“Of Swiss and German heritage, the molded springerle (SPRING-ur-lee) cookie is delightful. A white, anise-flavored cookies formed by pressing a single or multiple-image mold or carved rolling pin into dough. of Swiss and German origin. Springerle means "jumper" or "springer"--presumably because the cookie dough rises, or "springs up," to half again its height during baking.”
Classic Springerle Cookies 9 large eggs (USDA Grade A Large in the US) at room temperature 2 lb powdered sugar Flavoring options (choose only one edible flavoring oil from the following)
1 tsp. LorannTM anis oil -or- 1 tsp. LorannTM almond oil - or- 2 tsp. any LorannTM fruit flavoring oil (orange, lemon, raspberry...) -or- 4 tsp. LorannTM vanilla, vanilla butternut, bavarian cream, or cinnamon roll flavoring (these flavors tend to be light) 2 lb cake flour Parchment paper to line cookie sheets
Instructions 1. Beat the eggs well until the mixture turns into an airy crème. (About 6 minutes using a KitchenAidTM 5qt. stand mixer with the wire whisk attachment.) Immediately, with the mixer on low, add the powdered sugar by 1⁄2 cups until all sugar is incorporated and mixture is fluffy. Add the flavoring oil while mixer is on low speed. 2. Immediately switch to the flat paddle attachment and gradually beat in 3⁄4 of the flour on low speed. For hand mixers,knead in the last quarter of the flour by hand or use the bread hook attachment. For stand mixers, beat in the last 1/4 of flour with the paddle attachment. Let the dough rest for 30 minutes to two hours covered on the dough surface with plastic wrap, or cover the top of the bowl with a dish damp dish towel. You need to keep the dough covered to prevent drying on the surface. 3. Note: In low humidity conditions, do not knead in all the flour. Reserve about a cup. Let the dough rest 30 minutes to two hours. During that time, the flour in the dough will continue to absorb the liquid. You may find that you don’t need to add the cup you reserved. 4. In humid conditions, you may need to add more flour. If your dough droops quickly off the paddle attachment and is very shiny, you can add more flour (maybe a 1/2 cup) before resting. But when in doubt, let the dough rest 30 minutes first. 5. After resting, if the dough is still saggy/droopy knead in more flour. You want it at a consistency that just holds its shape while still being form-able. It should have the softness of a firm pillow. You can knead in the flour during Step 4, one dough part at a time. 6. Divide the Springerle dough, which still will be sticky, into six parts. Cover the bowl with a damp towel to keep the dough parts moist. Take out one piece and knead in just enough flour so that it is slightly sticky. Roll out on a well floured surface so that it is 8 mm thick using dough guides or about 3/8". Lightly dust the rolled dough with flour so that the dough feels like silk. Dust your Springerle mold with flour using a pastry brush. Now press the very finely dusted mold evenly into the dough until the mold cavity is filled, and remove. Cut out the molded dough with a suitable pastry cutter or a knife and place on a baking sheet that has been lined with parchment paper. 7. Next, dry only the top surface of the cookies at room temperature, either on your cookie sheets or on parchment. Do not dry them on a baking rack! You do not want to dry underside of the cookies--you need the bottom moist in order to develop a foot (rise) while baking. Drying time is typically 8-12 hours at room temperature, 24-36 hours for very humid conditions, thick or large diameter cookies. Never refrigerate the cookies while drying; you need room temperature to evaporate the moisture on the top of the cookies. 8. To minimize sticking for your small- and medium-size cookies: five minutes before baking, turn the cookies over and dust the bottoms generously with flour. Then turn them back over with the design facing up and slide them around a little bit on your parchment. Do not do this with giant cookies--you risk breaking them. 9. Bake the Springerle one baking sheet at a time at approx. 300°F on the very bottom rack of the oven. Put like-sized cookies on the same sheet.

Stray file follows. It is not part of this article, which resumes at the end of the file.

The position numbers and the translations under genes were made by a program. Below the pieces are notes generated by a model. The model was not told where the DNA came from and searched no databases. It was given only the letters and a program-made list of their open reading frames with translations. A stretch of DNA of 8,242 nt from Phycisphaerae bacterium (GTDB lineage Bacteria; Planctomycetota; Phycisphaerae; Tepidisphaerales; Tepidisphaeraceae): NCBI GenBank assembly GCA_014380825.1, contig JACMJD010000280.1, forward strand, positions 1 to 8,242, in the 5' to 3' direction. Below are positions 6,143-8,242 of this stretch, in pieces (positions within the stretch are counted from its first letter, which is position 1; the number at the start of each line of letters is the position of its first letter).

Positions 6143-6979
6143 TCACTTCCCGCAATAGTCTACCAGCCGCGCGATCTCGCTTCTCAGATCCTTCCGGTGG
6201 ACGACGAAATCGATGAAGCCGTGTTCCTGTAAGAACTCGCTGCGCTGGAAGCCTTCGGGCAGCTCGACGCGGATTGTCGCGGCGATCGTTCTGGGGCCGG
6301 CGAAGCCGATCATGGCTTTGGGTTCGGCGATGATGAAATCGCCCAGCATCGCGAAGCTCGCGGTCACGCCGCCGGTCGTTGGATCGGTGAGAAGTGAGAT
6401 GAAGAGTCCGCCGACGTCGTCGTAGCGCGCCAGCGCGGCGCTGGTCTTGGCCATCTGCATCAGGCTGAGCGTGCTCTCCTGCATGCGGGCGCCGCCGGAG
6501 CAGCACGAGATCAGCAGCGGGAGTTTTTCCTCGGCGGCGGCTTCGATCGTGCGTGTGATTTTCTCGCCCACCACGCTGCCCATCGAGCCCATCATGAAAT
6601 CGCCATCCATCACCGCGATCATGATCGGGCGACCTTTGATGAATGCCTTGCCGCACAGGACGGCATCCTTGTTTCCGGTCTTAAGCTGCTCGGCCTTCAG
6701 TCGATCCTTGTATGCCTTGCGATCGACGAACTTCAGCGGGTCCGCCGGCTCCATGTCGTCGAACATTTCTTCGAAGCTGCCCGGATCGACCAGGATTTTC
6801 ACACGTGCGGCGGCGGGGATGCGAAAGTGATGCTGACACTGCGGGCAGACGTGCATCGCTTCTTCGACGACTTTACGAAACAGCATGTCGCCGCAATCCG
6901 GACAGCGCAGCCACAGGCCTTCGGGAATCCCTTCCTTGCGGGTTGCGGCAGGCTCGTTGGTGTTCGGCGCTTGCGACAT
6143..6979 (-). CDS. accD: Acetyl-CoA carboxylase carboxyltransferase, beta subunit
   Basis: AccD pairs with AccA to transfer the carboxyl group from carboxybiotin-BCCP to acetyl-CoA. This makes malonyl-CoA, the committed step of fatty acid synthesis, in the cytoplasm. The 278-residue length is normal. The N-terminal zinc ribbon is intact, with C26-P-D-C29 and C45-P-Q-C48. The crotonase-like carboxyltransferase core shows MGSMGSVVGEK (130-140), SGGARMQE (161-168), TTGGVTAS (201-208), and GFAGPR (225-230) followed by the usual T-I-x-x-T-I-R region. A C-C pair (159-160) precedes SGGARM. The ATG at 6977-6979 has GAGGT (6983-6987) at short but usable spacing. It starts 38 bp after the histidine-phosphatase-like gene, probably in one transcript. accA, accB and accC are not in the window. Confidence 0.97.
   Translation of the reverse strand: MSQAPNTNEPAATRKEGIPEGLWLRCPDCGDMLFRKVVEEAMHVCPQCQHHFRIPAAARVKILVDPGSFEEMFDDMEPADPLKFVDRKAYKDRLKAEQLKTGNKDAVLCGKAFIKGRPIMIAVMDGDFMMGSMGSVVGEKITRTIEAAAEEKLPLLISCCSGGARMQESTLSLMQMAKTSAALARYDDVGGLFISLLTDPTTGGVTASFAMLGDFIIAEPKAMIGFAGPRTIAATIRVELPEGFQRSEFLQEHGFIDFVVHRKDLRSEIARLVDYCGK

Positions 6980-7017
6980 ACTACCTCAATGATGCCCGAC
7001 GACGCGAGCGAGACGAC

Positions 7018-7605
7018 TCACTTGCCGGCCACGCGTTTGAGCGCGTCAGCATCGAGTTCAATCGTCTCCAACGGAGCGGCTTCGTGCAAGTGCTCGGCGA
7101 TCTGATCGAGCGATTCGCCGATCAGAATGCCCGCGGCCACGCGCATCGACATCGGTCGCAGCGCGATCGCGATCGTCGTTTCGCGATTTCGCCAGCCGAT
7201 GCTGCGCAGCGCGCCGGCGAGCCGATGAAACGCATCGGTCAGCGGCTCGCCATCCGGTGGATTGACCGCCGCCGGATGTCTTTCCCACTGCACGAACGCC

Small cookies (2.5" dia.) can be done in 10-14 minutes at 300°F while larger cookies may take 14-20 minutes and are best baked at 285°F. Giant cookies (10-14 inches in diameter) will take 30-60 minutes and are baked at approx. 260oF.
11 Cookies are done when the bottoms are a light golden brown. When baking these cookies for the first time, bake just a few on a baking sheet and check often to see how long your cookies take to finish. Everyone’s oven is different. We suggest you get yourself an oven thermometer
if you don't have one.
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